He even pointed out a few that he thought were similar to my
style of work which he labels “rough and ready”. I personally
love things that arn’t quite perfect or are a little rough as
long as this is what the Artists intention was. Mashed down
uneven bezels are slightly disturbing to me especialy if it is
an attempt at “fine jewelry”

As for the stuff you can buy at stores, I never find any of it
that appealing. Too shiny and glam for my taste. I think “art
jewelry” has a place for dirty, uneven, or mared apperances.
Aesthetics breaks down to philosophy. It can be “the
disscussion of nature and expression of beauty”, or “the study
of psycological responces to beauty and artistic
experiance”(American Heritage Collage Dictionary). What one
person finds beautiful can be atrocious and disturbing to
another. The common ground is the interesting part. When you
like it even when it goes against what you stand for.

I’m very interested to see what others have to say about this
topic. L8R,

Jeff Cleveland aka JevFro
505 E. 3rd
Ellensburg, Washington 98926
JevFro@hotmail.com
http://www.cwu.edu/~clevelaj


#8

Hi Virginia, I might as well stick my 2 cents into this so that
we can both get our feelings hurt. In my humble opinion, it is
marketing that generates sales, not craftsmanship. Sometimes you
see both, but not allways. However, I do feel that over the
years, good work will outlast good sales methods.
Tom Arnold


#9

I have to agree with Doug on this one. I am amazed how often I
see obvious glitches on pieces by people who should know better.
Example: pin backs barely soldered on or backwards. Maybe it is
all the years spent repairing work that makes me want to create
pieces that will never fall apart. My sister threw her engagement
ring across a parking lot at her ex fiancee and after searching
found it and said “Hey, you do good work” (not even a bent prong)
Most people won’t notice the difference but I will. And my work
has to pass my inspection first.


#10

Hmmmm…Traditional craftsmanship; shiny, well finished,
beautiful and often predictable…v/s…creative liberty; non
traditional, unpredictable, and jarring to some…both styles
can be very beautiful. Does one of them actually have to be
better than the other? I sure hope not. I hate boring
sameness…and you’d probably hate my rough, twisted darkly
whimsical work. LOL. I love difference, but I can still
appreciate tradition and any kind of fine craftsmanship. Just
don’t mistake something that you don’t understand for bad work. I
don’t understand what the heck my thirteen year old sees in half
of the music that he listens to…yikes…but that’s another
story.

Lisa, (went in the other day to shriek at him to turn that junk down, and realized
with some horror, that I AM my mother. Aaaaakkkk!), Topanga, CA USA


#11

I was following this thread and thinking about the old “Bell
Curve” when I read this post. I hate to be pessimisstic about
people, but I think it is true that fine jewelry
designers/craftspersons are more discriminating than the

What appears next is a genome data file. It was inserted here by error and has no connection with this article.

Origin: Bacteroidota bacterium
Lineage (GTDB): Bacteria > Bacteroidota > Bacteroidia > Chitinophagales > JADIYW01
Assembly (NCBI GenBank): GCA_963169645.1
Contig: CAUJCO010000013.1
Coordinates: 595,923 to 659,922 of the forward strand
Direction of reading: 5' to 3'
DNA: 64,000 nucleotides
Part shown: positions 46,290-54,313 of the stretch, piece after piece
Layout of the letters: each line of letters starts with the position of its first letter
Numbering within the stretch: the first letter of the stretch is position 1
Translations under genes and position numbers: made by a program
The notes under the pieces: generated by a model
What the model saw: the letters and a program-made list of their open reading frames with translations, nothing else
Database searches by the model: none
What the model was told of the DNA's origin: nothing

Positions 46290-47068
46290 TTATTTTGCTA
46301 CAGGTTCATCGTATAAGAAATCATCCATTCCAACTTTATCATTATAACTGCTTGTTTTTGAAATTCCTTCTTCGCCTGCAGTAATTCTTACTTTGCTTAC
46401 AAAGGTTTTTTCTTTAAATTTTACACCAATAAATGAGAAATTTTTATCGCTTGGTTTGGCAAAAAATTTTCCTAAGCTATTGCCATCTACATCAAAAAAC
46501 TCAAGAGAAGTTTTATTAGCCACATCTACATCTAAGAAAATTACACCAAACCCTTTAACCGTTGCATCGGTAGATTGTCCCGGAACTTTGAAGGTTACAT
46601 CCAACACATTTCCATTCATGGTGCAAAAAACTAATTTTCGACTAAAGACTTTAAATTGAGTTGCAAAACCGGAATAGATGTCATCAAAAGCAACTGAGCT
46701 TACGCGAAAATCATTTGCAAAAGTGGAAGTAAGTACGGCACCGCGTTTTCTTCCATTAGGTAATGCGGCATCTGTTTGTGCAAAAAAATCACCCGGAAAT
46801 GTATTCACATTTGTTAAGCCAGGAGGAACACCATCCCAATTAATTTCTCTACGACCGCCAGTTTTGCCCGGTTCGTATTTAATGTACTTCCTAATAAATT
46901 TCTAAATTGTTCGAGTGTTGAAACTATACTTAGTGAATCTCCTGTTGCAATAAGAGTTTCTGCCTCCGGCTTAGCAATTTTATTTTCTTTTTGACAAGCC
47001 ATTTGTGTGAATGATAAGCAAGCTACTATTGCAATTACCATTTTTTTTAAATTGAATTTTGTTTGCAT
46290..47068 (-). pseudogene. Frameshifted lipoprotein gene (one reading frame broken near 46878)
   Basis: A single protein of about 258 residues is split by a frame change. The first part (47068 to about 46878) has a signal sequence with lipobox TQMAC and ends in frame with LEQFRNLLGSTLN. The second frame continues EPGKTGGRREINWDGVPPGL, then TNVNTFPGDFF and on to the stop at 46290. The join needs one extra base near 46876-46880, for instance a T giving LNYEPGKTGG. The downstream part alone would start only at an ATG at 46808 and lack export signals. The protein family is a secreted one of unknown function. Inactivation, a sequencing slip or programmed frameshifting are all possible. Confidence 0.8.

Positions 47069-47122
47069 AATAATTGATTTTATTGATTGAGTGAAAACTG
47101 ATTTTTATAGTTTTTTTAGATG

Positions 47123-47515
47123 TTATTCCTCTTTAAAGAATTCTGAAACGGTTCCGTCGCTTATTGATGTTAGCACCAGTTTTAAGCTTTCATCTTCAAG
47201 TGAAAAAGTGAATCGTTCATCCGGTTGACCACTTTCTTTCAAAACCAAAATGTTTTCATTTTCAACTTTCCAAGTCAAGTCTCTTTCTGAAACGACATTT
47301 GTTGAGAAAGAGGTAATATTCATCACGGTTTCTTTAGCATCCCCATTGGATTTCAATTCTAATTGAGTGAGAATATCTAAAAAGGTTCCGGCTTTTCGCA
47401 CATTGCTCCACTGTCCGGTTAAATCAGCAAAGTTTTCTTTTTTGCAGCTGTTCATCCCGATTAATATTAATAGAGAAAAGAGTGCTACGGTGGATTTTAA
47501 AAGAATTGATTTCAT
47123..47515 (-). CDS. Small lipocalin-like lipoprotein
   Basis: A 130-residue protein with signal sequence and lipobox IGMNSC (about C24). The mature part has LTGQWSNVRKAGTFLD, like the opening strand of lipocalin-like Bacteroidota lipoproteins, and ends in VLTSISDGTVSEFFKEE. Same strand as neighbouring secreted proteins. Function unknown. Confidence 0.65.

majority of people and therefore their market is always going to
be a niche market composed of equally discriminating buyers.
Hence one sees posts calling out for help as the new people try
to find buyers. That is the downside. The upside is that many
of the people who really appreciate good craftsmanship
(craftspersonship??) are going to be a pleasure to deal with and
are gong to deeply appreciate your work. Perhaps your market
can be enlarged by a “gimmick” such as emphasizing the
exclusiveness or cachet of your work or material, but your real
mainstay market is always going to be to some extent an elite
one. Educating the consumer will help some, but there are, I’m
afraid, many who just won’t “get it” if the bell curve is to be
believed. Make some $5 skull rings for them if you want to
capture this market.

Roy(Jess)


#12

Well, I guess i’ll throw my 2 cents in on this one from the
manufacturing end.

Aesthetics, quality, beauty and craftsmanship are all concepts
that each of us has a different view point on.

Being involved in manufacturing,I have seen designers of all
types … from the smooth high polish "flawless " look… to the
darkly antiqued rough looking tumble finished pieces that any
caster in the world could produce with his/her eyes closed(this
may look very good for this particular piece). I believe that the
beauty of an item is strictly in the eyes of the buyer and the
designer. I have seen some designs that i found to be
atrociously ugly and i would personaly never buy one, but some
items like that have sold in the 10’s of thousands when I thought
they would never sell. Some items I found to be absolutely
beautiful and very pleasing and some of those did not sell very
well.(As a manufacturer,I don’t make these judgement calls…I
just make it the way you want it).

A lot of this has to do with marketing ,whom you know and what
your particular market is.

Quality , however is a different story in my humble opinion.I

believe , as many Jewelers do that a quality piece has a number
of atributes . Stones should be well set with strong prongs or
well made set bezels.The item should not snag or tear your
clothing or stockings. A shank on an item should last 10 + years
or more without repair( this means no paper thin shanks). There
should be no pits in the surfaces.Soldered components and seams
should be in proper position,without solder pits ,or findings
that look like they will fall off in a week

Stone quality is based more on what the customer can afford.I

have seen $300 /carat diamonds that weigh 1 carat+ (mining rights
in a coal mine) to a flawless stone of 1.10 carats at
$10,000.Here is where the salesman has to make a quick decision.
A man walks in wearing a $2000. silk suit and asks to see a top